Tense times for Volvo Ocean Race fleet as advantage ebbs and flows

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Leg 9, from Newport to Cardiff, day 4 on board Vestas 11th Hour. 23 May, 2018. Nick Dana back up on the bow.

The Volvo Ocean Race fleet was beginning to converge again on Wednesday as the Leg 9 sprint across the Atlantic continued at pace.

A split of almost 300 miles had opened up early in the 3,300-mile leg from Newport, USA, to Cardiff, Wales, as the seven-strong fleet broke into two groups.

Team Brunel, team AkzoNobel, Vestas 11th Hour Racing and Team Sun Hung Kai/Scallywag chose to make the most of strong south-westerlies, rocketing southeast at breakneck speeds.

Meanwhile MAPFRE, Dongfeng Race Team and Turn the Tide on Plastic elected to head northeast on a more direct route towards Cardiff and the Leg 9 finish.

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Having been overtaken by a high pressure system which now blocks their path to the east, the two groups were starting to come back together again – and it remains to be seen which will emerge in front.

“I think it’s the first time this race we’ve seen a split in the fleet this big,” MAPFRE skipper Xabi Fernández said.

Although ranked sixth on the official Leg 9 scoreboard, the Spanish team were only 20 miles behind Dongfeng and 15 miles above Turn the Tide in the northerly group.

“Last night was very tricky for our group – very slow going upwind trying to transition into the north-westerly winds,” Fernandez added.

“Hopefully tonight we can tack in easterly winds and then we will have a couple of days of very strong winds. The fleet in the south sailed very fast but now they have a lot of work to do. We just need to wait and see what the situation is.”

For those teams 200 miles to the southeast, the future remains equally unclear.

Brunel hold a narrow eight-mile lead over Vestas 11th Hour Racing and team AkzoNobel, with Scallywag 75 miles further back.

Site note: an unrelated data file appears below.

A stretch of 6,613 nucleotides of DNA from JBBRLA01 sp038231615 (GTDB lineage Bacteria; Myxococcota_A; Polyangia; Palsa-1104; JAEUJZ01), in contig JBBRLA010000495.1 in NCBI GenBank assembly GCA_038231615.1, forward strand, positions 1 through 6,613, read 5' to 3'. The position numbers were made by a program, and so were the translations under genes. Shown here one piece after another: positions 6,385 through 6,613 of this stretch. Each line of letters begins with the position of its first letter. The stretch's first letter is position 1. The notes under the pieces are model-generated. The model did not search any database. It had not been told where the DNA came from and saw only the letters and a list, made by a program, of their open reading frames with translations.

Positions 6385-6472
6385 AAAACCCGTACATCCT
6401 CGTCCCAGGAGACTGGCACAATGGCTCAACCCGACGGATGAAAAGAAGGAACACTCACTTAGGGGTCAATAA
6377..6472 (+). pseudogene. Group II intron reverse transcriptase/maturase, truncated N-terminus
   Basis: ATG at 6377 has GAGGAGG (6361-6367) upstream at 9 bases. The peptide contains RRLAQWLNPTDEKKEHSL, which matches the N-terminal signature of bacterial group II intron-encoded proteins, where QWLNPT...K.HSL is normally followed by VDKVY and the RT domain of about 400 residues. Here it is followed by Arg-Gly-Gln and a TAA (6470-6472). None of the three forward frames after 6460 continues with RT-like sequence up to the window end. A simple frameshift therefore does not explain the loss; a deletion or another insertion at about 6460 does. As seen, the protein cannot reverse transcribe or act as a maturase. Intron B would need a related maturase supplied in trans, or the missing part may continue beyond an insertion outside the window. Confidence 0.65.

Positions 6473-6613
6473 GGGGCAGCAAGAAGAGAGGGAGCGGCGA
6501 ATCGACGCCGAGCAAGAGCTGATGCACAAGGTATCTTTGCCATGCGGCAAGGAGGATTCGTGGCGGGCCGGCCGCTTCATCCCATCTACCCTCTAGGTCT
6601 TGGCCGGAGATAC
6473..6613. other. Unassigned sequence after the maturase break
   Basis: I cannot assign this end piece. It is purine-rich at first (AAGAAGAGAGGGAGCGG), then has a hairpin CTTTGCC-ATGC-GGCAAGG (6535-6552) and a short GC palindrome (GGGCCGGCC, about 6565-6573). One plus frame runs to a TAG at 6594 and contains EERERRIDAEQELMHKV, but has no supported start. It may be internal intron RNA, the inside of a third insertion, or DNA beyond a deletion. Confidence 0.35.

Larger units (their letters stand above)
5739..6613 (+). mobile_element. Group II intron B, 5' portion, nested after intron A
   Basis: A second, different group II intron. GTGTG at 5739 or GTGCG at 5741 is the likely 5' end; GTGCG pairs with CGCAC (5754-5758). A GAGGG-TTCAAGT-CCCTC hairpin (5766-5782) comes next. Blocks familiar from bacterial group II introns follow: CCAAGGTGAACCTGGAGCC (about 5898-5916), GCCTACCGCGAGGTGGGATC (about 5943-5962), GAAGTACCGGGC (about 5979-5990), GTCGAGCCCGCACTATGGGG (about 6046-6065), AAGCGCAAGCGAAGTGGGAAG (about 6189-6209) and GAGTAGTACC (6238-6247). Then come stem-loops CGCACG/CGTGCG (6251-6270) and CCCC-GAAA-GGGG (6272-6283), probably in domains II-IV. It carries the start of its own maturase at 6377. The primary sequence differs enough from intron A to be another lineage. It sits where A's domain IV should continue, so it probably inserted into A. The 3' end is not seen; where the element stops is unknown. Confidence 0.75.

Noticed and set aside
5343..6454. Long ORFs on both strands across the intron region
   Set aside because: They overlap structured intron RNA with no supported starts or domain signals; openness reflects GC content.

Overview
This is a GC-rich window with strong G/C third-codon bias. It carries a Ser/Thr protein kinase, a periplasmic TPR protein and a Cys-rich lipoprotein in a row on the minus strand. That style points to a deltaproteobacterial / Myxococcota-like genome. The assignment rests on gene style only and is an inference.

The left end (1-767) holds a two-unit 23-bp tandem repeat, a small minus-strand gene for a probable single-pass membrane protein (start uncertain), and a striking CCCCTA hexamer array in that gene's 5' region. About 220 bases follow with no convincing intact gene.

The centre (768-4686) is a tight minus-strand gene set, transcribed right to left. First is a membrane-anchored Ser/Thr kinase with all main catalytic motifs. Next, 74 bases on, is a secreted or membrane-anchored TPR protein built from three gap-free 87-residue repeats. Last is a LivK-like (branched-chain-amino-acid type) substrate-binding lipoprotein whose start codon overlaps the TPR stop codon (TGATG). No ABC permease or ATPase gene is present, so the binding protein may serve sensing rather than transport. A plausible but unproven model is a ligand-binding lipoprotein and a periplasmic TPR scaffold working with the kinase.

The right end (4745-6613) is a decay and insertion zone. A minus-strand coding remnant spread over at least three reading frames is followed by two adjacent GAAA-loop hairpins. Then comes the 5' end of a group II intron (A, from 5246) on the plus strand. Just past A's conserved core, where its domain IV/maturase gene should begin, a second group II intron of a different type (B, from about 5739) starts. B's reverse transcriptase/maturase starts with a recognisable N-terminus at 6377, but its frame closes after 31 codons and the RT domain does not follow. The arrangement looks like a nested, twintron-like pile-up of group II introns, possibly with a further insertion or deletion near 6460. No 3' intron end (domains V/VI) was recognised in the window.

“It has been an interesting start to the leg, with a massive split in the fleet that has made for some head scratching at times in the nav station trying to work out the next move,” Vestas 11th Hour Racing’s Simon Fisher said.

“How it all pans out in the long term we will have to see. There is plenty of wind forecast in the coming days and not a lot forecast for the finish so we still have a lot of work ahead.”

Brad Farrand, on AkzoNobel, added: “At the moment we’re neck and neck with Vestas 11th Hour Racing, just duking it out. I think it’s good to have a boat next to you, it keeps you honest, and makes sure you give it everything.”

Having already knocked off a third of the leg in three days, the fleet is currently expected to arrive in Cardiff on May 29.

But before then they have a week of full-on, no holds barred ocean racing to contend with.

After their last-minute win in Leg 8, MAPFRE top the overall leaderboard but Dongfeng Race Team are just three points behind with Brunel holding down third place, 11 points back – so it’s all on.

All the drama of Leg 9 will play out live on the official race tracker – don’t miss a moment.

Volvo Ocean Race – Leg 9 – Leaderboard (13:00 UTC)
1. Team Brunel – Distance To Finish: 2,091.6 nautical miles
2. Dongfeng Race Team – 1.6 nautical miles behind
3. team AkzoNobel – 8.2 nautical miles behind
4. Vestas 11th Hour Racing – 9.1 nautical miles behind
5. Turn the Tide on Plastic – 27.6 nautical miles behind
6. MAPFRE – 28.4 nautical miles behind
7. Sun Hung Kai / Scallywag – 74.8 nautical miles behind

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